"Every extra spoonful of sugar (sucrose) is one too many"
      Switches easily to NaCl and saturated fats.

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    3. Trevor Kerr

      ISTP

      In reply to Margo Saunders

      Thanks, put it on my Samsung. It's a fair bit of effort, though, not likely to be much use to busy mum in the aisle with one hand free. Barcode scanner is way to go. Maybe with an instant price comparison of items across vendors. Heinz low-salt beans $1.25 at Woolies? Look, right now $1.05 at Coles, down the mall.

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    4. Margo Saunders

      Public Health Policy Researcher

      In reply to Trevor Kerr

      Traffic light tracker was apparently primarily developed as a platform for advocacy. There is another app called Food Switch where you scan the barcode. See:
      http://www.bupa.com.au/health-and-wellness/tools-and-apps/mobile-apps/foodswitch-app
      and media report:
      http://www.smh.com.au/digital-life/smartphone-apps/phone-app-gives-consumers-green-light-on-food-buys-20120117-1q4sy.html
      (Thanks to Jane Martin from the Obesity Policy Coalition for this information.)

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    5. Margo Saunders

      Public Health Policy Researcher

      In reply to Trevor Kerr

      Excellent (and depressing) article, Trevor, which provides stark insights into the US health care system (which, as we know, differs from the Australian one in essential ways).

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    6. Sue Ieraci

      Public hospital clinician

      In reply to Margo Saunders

      "Australia has no Surgeon-General "

      No - we call ours Chief Health Officer. There is one in each state and one federally. They are involved in many public health issues.

      The previous one, John Horvath, was involved in tsunami disaster relief and pandemic flu management as well as campaigns about vaccination and prevention/management of chronic disease.

      The current one is Chris Baggoley. He overseas work in nine National Health Priority Areas, including diabetes, obesity and chronic disease.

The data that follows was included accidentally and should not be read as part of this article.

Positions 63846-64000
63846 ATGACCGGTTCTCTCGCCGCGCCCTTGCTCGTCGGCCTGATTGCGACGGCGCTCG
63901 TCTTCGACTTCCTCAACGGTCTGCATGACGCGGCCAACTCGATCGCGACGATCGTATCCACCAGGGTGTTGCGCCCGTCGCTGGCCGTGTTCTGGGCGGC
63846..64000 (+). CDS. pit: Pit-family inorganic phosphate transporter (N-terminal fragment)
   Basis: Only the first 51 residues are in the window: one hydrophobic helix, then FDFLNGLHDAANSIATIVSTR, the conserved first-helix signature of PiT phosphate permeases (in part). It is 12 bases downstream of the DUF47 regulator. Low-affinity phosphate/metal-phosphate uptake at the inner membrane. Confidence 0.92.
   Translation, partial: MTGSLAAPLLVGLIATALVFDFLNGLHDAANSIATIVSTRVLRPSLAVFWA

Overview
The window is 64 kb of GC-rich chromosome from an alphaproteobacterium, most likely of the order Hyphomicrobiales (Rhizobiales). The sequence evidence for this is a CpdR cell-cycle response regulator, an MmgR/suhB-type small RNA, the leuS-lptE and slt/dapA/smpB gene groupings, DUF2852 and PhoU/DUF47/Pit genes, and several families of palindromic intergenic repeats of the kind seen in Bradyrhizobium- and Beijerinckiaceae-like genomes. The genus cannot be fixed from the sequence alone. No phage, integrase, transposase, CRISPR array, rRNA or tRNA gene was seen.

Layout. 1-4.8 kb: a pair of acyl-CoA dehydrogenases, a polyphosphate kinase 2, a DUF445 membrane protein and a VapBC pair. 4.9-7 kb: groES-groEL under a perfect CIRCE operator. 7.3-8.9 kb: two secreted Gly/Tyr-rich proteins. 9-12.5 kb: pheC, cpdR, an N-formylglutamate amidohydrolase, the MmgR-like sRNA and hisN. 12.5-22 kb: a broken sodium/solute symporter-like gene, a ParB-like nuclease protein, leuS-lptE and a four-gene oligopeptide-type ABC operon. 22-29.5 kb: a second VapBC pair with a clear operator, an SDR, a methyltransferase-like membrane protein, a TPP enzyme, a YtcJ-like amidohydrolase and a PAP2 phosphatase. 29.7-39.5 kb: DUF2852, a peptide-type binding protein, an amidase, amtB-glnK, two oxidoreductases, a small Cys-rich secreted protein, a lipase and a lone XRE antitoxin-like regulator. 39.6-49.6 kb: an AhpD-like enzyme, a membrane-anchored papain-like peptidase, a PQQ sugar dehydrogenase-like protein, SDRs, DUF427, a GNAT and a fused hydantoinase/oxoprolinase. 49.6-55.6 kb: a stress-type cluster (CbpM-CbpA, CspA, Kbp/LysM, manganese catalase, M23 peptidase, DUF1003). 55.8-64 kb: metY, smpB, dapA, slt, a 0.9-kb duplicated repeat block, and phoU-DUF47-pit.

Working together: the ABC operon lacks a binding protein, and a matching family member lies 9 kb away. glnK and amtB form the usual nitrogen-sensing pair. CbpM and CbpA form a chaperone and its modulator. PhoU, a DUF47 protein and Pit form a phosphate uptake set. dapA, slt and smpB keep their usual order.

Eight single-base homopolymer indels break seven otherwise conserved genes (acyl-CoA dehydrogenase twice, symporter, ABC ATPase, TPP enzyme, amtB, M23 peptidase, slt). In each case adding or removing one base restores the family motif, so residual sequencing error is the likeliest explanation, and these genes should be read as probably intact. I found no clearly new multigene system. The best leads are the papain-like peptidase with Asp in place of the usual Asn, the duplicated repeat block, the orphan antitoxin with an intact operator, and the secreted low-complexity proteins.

There is also a federal population health division, with sub-sections looking at chronic disease, healthy living, smoking cessation etc.

      Perhaps there are no celebrities involved, but Australian has had a few recent public health "wins", including tobacco plain-packaging and alco-pops regulation.

      DO we need a celebrity anti-obesity campaigner?

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    7. Margo Saunders

      Public Health Policy Researcher

      In reply to Sue Ieraci

      Who in Australia has heard of the Chief Health Officer? The US Surgeon-General has a quite different stature (& level of available resources) & commands a significant degree of political, media and public attention.
      As for the federal & state/territory population health bureaucracies -- I know. I worked there and know how, and under what conditions and constraints they operate. Do we need some high-profile advocates? Yes, at both the political and the media levels, but not 'celebrity' to the exclusion of credible.

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    8. Robert Peers

      General Practitioner

      In reply to Margo Saunders

      Hi Margo

      can you tell us what works and doesn't work, inside a public health bureaucracy, please? you obviously know something

      as for surgeon-generals, i think sue ieraci might be wrong about the federal guy--i think states have chief "health" officers, but in canberra our man chris baggoley is called chief "medical" officer, as if health had anything to do with medicine

      i rang his office once, and amused a nice chap there, with my querulous complaint, that the "health" dep't had no [chief…

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  13. Justin Grossbard

    Director

    I think better labeling, education and bans on certain advertising is the right direction. I have found that doing this on www.457visacompared.com.au was able to significantly change behavior in test but ONLY at the point of sale. McDonalds etc now have KJ on the menu but each item should show the % of KJ vs recommended amounts.

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  14. Margo Saunders

    Public Health Policy Researcher

    @Robert P.: Bureaucracies can be tough -- I often felt that I was spending more time & effort fighting battles within health depts. rather than directing that effort to support improvements in public health. The bureaucratic & decision-making structures in Australia are not helpful, especially since managerialsm replaced those with specialist knowledge and so much decision-making became top-down. Australia has no massive national infrastructure like the US Centers for Disease Control and Prevention…